I am a mother to a toddler girl. And ever since she came into my life I have been dwindling every day between the thoughts of whether to keep her safe, protected from any mishaps of life or to let her explore, let her get hurt, and learn to pick herself up.
God only knows, how will I calm myself down when she will come to me crying about the heartbreak in her teens, because I know that day will come.
I remember, having gone through a major heartbreak in high school and how my elder sister took me out for a Scooty drive and told me that it’s just a phase and how I won’t even know how soon I will get over it. My ears couldn’t believe what I was hearing from her at that moment. How could she trivialise my emotions? As the years passed by and I swiftly moved on to other phases of life, I remembered her words every time. But I also know that when it was her turn for heartbreak, she couldn’t console herself with the same profound beliefs.
So, what is this sorcery where it’s easy for us to guide others through their heartache and dejection but doesn’t work on our own selves? The answer is empathy. The answer is the ability to listen.
No matter how much experience you have gained in the journey of life but when your teenager cuts themselves from you to nurse their wound, all wisdom goes on strike.
So, how to help your teenager handle a heartbreak?
First of all, always enable open, friendly communication between you and your teenage son and daughter. The bridges of dialogue should not only be accessible but welcoming too. It is much healthier when your child shares their feelings with you rather than hiding them and pretending that everything is fine with them but suffering alone.
And when the sharing happens, be a good listener. Many times we just want someone to listen to us wholeheartedly, even when we know that they can’t do much or when we know about the ways to sort out our issues. We are not looking for solutions or reassurance always, being heard matters a lot. After a few years of what happened between me and my sister, my younger brother came to me and confessed about him finding it tough to handle his breakup. All I did was listen to him first.
I can say from my experience that being subjected to such confessions can be quite overwhelming as you want to give them a reality check by schooling them about the realities of life but it can take a toll on their emotional health.
Be empathetic and non-judgmental. They just need to know that you care and you understand how difficult it would be for them.
Also, be an open-minded receiver, understand that generations have changed and the norms of romantic relationships too, being judgemental will only force them to hide in their cocoons.
Share your own events of life. Sharing how once in your life you thought that you could never move on to a better relationship after having a misfortune in your previous one but today you are in a much happier, evolved, and mature space.
When someone shows us that once they were in a miserable position like the one we are in at present but they could get out of it to a much better state, our mind sees it as an example, a story of hope and positivity.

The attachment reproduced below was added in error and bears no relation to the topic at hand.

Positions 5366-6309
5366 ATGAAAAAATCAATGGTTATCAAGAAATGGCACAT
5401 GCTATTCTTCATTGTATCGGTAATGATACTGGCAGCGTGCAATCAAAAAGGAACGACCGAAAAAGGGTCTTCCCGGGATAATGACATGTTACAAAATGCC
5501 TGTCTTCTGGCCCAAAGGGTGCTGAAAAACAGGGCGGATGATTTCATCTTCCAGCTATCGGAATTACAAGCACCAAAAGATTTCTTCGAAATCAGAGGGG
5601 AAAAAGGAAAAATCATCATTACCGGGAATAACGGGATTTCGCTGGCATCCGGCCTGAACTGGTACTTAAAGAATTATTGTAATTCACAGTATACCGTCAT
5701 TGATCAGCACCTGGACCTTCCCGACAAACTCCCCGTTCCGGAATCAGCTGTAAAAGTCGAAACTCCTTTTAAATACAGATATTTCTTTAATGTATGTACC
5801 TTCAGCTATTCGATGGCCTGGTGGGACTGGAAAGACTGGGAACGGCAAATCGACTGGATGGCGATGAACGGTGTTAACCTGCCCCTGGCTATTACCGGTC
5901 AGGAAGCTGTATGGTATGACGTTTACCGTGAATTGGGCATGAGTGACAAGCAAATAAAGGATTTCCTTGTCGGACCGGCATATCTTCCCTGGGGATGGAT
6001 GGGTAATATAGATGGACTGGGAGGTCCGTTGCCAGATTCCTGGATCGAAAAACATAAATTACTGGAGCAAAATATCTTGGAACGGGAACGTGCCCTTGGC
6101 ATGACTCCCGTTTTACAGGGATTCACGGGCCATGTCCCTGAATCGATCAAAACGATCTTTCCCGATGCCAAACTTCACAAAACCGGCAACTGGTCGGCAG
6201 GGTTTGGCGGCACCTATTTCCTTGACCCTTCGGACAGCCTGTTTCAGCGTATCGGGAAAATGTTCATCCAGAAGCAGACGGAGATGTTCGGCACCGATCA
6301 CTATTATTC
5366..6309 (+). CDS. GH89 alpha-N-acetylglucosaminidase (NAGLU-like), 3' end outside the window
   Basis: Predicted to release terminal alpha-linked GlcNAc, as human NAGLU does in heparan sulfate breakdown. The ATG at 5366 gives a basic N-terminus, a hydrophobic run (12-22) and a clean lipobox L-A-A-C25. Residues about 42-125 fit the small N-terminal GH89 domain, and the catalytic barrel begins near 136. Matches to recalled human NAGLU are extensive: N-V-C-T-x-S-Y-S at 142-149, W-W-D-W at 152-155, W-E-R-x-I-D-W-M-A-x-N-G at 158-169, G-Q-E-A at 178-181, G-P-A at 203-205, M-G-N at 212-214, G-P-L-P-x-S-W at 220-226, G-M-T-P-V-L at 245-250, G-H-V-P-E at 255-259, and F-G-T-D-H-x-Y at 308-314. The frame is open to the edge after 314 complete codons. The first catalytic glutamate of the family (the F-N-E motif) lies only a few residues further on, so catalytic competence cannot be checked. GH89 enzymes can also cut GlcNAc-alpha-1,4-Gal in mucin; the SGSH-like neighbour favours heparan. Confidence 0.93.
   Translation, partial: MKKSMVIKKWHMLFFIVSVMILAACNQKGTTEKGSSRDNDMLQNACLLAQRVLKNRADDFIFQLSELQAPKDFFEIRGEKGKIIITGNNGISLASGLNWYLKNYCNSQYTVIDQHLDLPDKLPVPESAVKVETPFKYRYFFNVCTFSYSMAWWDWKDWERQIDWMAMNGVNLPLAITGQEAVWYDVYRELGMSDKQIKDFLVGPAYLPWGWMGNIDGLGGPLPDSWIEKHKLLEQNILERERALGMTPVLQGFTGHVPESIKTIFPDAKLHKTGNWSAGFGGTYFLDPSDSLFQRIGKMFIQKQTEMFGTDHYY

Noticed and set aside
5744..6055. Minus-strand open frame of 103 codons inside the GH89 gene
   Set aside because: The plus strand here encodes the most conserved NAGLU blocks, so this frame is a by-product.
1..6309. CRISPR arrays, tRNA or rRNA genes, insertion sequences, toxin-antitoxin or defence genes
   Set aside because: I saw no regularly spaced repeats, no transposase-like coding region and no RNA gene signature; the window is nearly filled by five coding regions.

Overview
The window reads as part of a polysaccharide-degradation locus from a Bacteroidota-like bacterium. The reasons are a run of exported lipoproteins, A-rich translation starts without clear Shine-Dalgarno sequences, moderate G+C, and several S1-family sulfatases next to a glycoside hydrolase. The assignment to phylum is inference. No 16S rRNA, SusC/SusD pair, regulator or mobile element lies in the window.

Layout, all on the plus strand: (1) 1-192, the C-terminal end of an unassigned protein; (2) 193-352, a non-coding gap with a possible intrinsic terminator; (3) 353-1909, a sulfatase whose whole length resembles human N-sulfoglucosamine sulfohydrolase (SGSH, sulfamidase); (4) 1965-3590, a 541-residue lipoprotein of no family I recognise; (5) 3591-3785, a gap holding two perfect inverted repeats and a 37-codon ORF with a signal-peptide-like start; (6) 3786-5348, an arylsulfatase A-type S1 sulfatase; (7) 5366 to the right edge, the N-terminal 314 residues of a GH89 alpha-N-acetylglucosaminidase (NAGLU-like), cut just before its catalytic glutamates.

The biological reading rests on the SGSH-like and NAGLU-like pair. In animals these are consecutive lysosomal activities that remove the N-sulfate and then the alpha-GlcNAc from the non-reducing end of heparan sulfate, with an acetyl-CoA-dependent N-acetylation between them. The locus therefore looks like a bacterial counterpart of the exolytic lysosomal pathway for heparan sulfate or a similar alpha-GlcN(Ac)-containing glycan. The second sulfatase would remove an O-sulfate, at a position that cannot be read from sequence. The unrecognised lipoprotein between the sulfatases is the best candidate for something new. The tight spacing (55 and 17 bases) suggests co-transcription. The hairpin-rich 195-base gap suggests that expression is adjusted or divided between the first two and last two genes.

Adolescence comes with a self-awareness of our body and about others, on the other hand, the world starts making us aware of their opinion of conventional aesthetics of the body too.
So, it can also be an onset of adolescents, self-judging themselves on the way they look and comparing with others. Falling for others, having a crush on someone, or feeling rejected on the basis of physical appearance may seem silly to the grownups but that’s how the teen years are. Teach them about self-esteem and self-confidence at home before the beginning of their teenage years. It is easier said than done but speaking to them kindly, appreciating them on their qualities, working with them on something which they are good at will help your child deal with rejections or heartbreak when the time comes by creating a self-loving personality.
Remember, you are the safe haven for them. When the world shows them that they are less, it is your job to make them feel enough.
Don’t be a helicopter parent
Give them their space when they need it and keep a check on them and their health. The pain of the first heartbreak only heals with time. As a parent, no matter how much you try, they will take their own sweet time to grow above this miserable feeling, so your job should be to support them in the process they choose but not force your method on them.
Don’t be disrespectful towards their emotions. For them, it’s for the first time. First love and first heartbreak can be devastating for that age. They haven’t known any way better than this. When you will respect their feelings, they will learn to respect their own and others too.
Don’t disapprove of their choice. You may feel that you are comforting them by belittling their ex or you may get infuriated on seeing your child’s state and feel like abusing or ridiculing your child’s crush or partner but that will only make things worse. They will start questioning their own choice, it may also hit their confidence.
In our lives, we meet many people, like few of them, fewer of them like us back, and very few of them work out in the end. Dissing others or disrespecting others will only leave a negative impact on our mindset and heart.
In the end, the first heartbreak is a journey that your teen has to take on their own. You can just be a call-a-friend or other helplines in this adventure. Your job should be to prepare them for this journey and not being an uninvited force to pressure them to finish this journey before time and getting bruised instead.